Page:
Takeda Pharmaceutical Co has been boosted by the news that the European Commission has given the green light to the company's new blood pressure drug Edarbi.
Edarbi (azilsartan medoxomil) is a once-daily angiotensin receptor blocker (ARB) and the approval is based on seven Phase III trials involving nearly 6,000 patients. In the latter, the drug showed its superiority at 80mg/day to placebo and the highest approved doses of two commonly-prescribed ARBs, Daiichi Sankyo's Benicar (olmesartan; 40mg/day) and Novartis' Diovan (valsartan; 320mg/day) in lowering blood pressure.
Edarbi, which was approved by the US Food and Drug Administration in February, will be launched across Europe in 2012, starting with Germany in January. Trevor Smith, the company's chief in Europe and Canada, said that getting marketing authorisation for at the drug "marks an important milestone for Takeda, building on our 30-year heritage in cardiovascular disease".
Neil Poulter at Imperial College London said that “we have been treating hypertension for decades with numerous different treatment regimens, yet achieving sufficient 24-hour blood pressure control, with the associated beneficial effects on cardiovascular morbidity and mortality, still remains a challenge". He added that any new treatment option that can improve effective blood pressure control "will be well received and will help to reduce the huge health burden due to the adverse effects on cardiovascular events".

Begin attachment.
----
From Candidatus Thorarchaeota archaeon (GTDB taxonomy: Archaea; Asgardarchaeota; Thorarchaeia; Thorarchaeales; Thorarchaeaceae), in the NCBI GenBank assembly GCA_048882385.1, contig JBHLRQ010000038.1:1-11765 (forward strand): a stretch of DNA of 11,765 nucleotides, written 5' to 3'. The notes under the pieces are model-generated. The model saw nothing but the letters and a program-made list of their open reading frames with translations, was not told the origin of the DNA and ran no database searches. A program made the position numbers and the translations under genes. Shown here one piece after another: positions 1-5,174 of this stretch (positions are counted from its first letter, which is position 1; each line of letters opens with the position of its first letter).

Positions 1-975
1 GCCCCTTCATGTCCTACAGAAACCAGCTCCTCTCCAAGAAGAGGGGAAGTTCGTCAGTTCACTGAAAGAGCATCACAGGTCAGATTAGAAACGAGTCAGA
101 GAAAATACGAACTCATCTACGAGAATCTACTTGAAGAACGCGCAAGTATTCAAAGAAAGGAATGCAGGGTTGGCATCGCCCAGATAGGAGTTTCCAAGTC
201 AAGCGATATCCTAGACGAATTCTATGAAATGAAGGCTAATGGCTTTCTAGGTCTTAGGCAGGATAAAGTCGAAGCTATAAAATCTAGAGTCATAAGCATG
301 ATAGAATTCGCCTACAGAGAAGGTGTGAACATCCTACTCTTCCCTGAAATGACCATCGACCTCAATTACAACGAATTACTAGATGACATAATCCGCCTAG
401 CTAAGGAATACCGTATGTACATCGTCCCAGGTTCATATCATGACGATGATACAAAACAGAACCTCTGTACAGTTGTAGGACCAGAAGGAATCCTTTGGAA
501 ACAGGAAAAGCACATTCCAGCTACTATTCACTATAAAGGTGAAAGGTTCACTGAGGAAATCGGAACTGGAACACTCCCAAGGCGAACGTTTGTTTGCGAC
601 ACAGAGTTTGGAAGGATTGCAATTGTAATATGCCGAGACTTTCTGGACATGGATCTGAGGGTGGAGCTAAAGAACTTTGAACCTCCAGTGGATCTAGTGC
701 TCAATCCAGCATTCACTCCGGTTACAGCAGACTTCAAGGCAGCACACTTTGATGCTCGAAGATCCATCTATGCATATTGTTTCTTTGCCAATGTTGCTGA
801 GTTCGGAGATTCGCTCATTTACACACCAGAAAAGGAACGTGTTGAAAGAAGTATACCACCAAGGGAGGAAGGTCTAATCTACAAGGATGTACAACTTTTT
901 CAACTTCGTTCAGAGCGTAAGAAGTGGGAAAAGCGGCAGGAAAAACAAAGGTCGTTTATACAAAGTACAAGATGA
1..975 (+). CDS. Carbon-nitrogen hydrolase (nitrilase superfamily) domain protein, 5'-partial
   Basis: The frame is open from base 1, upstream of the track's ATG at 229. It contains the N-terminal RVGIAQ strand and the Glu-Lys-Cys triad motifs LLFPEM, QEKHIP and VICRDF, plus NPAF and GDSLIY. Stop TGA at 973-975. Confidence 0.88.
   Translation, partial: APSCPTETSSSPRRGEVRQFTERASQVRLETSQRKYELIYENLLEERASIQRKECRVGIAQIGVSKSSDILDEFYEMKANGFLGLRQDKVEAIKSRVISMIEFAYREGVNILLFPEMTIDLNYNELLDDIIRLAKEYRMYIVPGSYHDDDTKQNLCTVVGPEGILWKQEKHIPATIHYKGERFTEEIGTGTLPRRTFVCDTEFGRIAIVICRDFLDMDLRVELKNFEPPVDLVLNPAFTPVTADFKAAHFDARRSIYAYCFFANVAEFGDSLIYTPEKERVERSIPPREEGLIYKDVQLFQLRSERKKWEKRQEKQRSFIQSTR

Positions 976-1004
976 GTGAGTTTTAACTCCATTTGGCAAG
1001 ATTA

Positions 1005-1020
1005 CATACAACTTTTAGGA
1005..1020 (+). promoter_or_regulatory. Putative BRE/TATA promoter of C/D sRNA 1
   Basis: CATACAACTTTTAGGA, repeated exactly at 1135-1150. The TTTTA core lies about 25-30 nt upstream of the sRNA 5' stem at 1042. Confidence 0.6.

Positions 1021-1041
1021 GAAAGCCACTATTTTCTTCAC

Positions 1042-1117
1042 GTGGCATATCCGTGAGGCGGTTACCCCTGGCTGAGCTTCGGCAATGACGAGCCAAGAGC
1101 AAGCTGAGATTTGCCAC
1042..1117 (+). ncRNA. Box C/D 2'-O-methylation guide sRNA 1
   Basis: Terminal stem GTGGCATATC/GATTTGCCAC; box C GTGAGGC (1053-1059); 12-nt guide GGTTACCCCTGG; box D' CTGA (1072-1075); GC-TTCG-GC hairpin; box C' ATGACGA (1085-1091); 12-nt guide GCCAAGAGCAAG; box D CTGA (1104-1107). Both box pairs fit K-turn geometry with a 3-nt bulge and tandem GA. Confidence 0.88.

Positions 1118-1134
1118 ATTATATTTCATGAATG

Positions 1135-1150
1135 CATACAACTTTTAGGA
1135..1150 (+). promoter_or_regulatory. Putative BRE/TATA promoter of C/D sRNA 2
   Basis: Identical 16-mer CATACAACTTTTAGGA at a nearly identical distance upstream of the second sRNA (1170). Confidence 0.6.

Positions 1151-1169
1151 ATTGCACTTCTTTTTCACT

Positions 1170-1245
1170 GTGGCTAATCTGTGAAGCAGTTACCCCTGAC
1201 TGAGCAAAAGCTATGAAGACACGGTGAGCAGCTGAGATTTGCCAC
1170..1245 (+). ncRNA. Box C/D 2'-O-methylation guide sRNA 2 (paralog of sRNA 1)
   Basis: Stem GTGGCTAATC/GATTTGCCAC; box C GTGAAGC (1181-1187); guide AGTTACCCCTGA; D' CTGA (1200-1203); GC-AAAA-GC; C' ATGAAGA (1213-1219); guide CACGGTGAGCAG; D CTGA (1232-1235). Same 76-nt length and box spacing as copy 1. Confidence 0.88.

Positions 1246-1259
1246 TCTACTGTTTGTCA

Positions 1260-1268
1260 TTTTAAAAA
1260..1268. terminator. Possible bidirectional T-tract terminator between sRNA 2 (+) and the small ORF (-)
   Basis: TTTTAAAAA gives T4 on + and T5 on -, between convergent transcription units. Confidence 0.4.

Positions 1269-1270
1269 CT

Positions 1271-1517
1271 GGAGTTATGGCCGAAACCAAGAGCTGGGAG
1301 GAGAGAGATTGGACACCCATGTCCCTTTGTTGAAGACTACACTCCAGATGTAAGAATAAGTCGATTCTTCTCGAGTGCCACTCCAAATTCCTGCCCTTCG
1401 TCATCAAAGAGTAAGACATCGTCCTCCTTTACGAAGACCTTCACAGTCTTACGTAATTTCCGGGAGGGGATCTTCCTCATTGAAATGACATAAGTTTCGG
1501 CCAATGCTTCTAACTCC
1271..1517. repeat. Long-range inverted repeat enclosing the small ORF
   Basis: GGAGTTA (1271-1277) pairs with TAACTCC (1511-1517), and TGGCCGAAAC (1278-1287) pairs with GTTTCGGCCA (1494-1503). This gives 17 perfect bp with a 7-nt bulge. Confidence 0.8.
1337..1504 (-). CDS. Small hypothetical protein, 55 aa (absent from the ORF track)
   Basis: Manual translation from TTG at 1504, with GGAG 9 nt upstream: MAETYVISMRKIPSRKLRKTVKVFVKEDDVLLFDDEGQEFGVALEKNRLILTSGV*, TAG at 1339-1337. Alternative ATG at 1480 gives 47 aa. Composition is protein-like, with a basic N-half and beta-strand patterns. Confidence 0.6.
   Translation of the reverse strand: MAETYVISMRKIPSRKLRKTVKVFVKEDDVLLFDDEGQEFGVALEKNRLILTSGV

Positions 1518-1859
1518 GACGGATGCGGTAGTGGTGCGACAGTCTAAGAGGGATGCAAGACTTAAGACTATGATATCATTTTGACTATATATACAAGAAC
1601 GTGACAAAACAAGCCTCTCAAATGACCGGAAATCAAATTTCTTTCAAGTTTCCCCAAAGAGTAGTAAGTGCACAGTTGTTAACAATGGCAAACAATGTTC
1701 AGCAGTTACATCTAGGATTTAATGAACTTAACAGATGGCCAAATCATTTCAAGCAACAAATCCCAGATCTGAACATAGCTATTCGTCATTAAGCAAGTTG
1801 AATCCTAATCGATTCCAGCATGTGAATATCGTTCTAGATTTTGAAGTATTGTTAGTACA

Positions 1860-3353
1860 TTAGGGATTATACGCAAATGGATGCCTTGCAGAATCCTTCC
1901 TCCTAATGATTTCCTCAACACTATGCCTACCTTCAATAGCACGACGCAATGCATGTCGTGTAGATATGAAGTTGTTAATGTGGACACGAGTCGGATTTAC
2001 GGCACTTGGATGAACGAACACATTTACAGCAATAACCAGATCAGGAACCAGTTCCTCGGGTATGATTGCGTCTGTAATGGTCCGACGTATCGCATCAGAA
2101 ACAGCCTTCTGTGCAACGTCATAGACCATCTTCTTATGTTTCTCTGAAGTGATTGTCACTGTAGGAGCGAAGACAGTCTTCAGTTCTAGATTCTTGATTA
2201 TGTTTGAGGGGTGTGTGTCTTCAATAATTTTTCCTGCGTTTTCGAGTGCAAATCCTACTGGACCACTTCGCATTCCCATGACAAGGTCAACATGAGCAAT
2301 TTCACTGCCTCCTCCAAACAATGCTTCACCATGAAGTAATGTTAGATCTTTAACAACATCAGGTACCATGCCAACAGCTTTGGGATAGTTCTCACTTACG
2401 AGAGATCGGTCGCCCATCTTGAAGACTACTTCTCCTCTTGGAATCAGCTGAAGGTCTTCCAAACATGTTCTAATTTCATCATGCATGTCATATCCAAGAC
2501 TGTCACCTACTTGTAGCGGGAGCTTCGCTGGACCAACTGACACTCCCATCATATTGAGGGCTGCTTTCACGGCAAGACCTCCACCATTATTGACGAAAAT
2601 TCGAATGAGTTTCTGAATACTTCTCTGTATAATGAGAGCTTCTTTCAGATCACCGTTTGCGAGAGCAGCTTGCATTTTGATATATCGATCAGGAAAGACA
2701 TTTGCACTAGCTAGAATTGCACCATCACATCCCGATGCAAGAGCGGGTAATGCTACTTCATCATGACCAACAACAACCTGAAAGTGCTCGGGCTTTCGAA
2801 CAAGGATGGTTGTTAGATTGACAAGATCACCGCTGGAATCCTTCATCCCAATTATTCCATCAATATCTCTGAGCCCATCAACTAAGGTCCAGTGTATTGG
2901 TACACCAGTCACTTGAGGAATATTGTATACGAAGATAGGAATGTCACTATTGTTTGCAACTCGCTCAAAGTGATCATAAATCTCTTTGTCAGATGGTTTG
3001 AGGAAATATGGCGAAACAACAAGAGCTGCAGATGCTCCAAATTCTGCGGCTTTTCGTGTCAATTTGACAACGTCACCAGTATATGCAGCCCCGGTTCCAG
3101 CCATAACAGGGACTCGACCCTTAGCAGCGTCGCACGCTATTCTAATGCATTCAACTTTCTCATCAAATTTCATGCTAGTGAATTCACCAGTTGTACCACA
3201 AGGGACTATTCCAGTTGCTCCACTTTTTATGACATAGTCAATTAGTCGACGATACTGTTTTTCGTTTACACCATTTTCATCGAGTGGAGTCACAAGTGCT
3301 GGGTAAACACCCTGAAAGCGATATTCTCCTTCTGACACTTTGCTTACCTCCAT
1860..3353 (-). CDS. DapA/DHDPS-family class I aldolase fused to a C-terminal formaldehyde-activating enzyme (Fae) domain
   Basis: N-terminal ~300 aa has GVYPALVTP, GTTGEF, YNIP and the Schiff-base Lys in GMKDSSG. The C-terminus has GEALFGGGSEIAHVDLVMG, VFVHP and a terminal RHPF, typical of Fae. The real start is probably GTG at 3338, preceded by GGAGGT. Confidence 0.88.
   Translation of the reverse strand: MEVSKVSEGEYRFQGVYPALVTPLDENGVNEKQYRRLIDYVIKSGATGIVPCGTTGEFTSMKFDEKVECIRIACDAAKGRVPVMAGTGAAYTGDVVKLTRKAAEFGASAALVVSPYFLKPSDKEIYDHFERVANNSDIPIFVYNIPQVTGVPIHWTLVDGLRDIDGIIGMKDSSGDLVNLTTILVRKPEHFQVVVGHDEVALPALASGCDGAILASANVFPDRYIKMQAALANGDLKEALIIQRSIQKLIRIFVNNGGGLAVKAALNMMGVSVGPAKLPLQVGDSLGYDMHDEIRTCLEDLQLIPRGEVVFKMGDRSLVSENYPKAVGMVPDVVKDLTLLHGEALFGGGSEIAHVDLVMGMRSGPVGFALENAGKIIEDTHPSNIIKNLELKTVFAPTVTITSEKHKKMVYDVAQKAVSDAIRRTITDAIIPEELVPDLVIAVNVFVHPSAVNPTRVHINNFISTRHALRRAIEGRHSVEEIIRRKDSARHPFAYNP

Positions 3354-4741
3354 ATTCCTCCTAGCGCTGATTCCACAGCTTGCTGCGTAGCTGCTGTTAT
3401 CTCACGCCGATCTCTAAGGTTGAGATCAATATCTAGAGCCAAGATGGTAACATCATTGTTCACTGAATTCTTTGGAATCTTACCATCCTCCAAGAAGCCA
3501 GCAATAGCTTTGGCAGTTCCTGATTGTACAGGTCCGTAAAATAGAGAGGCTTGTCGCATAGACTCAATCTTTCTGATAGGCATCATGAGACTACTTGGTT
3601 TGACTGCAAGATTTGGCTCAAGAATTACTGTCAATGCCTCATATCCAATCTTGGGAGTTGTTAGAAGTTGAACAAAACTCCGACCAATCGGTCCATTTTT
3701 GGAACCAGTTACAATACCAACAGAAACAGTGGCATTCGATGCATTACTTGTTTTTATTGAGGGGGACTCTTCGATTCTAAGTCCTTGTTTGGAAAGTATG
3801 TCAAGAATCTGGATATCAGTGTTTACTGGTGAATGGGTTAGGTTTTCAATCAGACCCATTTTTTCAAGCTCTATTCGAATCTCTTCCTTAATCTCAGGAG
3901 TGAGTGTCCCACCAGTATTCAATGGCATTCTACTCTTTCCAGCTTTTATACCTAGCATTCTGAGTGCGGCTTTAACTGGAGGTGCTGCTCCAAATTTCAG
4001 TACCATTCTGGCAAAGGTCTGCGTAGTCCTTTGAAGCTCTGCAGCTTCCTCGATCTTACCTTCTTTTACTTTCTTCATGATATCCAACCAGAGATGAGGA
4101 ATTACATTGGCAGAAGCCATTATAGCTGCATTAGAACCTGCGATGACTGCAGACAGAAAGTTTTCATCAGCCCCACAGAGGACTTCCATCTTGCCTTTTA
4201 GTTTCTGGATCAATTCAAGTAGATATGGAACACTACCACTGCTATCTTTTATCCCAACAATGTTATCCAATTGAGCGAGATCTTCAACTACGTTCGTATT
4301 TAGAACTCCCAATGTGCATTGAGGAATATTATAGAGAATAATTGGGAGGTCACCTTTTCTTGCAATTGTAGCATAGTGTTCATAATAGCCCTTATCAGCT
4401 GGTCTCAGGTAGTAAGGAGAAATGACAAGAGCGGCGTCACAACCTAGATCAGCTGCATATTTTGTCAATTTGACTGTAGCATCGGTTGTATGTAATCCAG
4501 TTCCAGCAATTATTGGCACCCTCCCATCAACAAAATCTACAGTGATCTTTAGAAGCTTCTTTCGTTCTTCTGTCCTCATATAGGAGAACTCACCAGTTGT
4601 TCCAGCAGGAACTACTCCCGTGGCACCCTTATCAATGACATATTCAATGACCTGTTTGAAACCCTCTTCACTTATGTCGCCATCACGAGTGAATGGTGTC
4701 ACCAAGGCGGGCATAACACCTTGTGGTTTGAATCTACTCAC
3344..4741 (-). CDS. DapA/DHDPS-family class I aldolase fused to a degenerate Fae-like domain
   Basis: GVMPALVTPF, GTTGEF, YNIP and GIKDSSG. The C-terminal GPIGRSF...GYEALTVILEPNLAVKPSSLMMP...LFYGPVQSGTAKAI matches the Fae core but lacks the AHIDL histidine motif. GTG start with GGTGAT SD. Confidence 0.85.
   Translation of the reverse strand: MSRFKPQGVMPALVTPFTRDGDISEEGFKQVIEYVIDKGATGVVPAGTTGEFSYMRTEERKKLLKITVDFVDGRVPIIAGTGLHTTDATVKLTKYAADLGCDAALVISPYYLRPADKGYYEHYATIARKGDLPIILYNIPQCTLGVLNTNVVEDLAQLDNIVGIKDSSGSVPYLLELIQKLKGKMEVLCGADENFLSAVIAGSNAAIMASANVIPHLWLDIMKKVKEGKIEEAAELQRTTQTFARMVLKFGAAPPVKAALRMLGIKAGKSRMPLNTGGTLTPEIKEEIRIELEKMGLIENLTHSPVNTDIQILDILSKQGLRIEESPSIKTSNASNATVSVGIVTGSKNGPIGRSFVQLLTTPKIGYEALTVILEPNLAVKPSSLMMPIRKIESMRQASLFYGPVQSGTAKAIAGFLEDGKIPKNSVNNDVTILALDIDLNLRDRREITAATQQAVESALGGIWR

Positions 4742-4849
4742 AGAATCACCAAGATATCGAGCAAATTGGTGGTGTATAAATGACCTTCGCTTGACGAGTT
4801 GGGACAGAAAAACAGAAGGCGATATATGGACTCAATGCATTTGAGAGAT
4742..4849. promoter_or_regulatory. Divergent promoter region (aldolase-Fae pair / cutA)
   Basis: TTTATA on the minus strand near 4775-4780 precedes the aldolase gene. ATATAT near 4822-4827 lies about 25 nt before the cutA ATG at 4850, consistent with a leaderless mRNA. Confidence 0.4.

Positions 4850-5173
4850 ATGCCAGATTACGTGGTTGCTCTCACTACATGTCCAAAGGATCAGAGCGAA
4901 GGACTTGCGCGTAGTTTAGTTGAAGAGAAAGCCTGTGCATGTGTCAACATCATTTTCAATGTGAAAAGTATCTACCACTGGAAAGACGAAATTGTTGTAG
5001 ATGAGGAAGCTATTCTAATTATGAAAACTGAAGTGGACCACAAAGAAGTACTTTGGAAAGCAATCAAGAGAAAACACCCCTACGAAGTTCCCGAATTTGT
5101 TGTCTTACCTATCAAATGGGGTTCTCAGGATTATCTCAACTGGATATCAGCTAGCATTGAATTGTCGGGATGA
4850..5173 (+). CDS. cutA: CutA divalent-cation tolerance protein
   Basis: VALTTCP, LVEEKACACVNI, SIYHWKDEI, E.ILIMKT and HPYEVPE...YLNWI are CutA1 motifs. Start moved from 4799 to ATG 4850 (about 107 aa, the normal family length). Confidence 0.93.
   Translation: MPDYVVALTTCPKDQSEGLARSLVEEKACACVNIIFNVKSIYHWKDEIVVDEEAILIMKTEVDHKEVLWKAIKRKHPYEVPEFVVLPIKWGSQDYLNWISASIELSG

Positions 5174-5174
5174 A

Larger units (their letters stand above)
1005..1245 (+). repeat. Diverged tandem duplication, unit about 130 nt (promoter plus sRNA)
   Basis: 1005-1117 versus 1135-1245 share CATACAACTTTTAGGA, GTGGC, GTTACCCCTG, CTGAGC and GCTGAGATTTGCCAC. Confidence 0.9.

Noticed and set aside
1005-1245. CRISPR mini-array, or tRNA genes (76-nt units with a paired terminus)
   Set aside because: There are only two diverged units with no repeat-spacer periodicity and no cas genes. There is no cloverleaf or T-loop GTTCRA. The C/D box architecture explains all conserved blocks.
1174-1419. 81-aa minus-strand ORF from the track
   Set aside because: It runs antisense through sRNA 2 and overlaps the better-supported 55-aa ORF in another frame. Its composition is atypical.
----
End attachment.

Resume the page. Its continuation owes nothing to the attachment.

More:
FDA panel recommends peginesatide
The Edarbi approval came through a few hours after the Japanese drugmaker and its partner Affymax received the backing from advisors to the US Food and Drug Administration for the anaemia drug peginesatide,
Specifically, the agency's Oncologic Drugs Advisory Committee voted 15 to one, with one abstention, that peginesatide demonstrated a favourable benefit/risk profile for use in the treatment of dialysis patients with anaemia due to chronic kidney disease.
John Orwin, chief executive at Affymax, said that as a once-monthly treatment, peginesatide, if approved, has the potential to be an important option. The drug is a synthetic, PEGylated peptidic compound that acts as an erythropoiesis stimulating agent, the same class as Amgen’s treatments Aranesp (darbepoetin alfa) and Epogen (epoetin alfa) and Johnson & Johnson's Procrit/Eprex (epoetin alfa).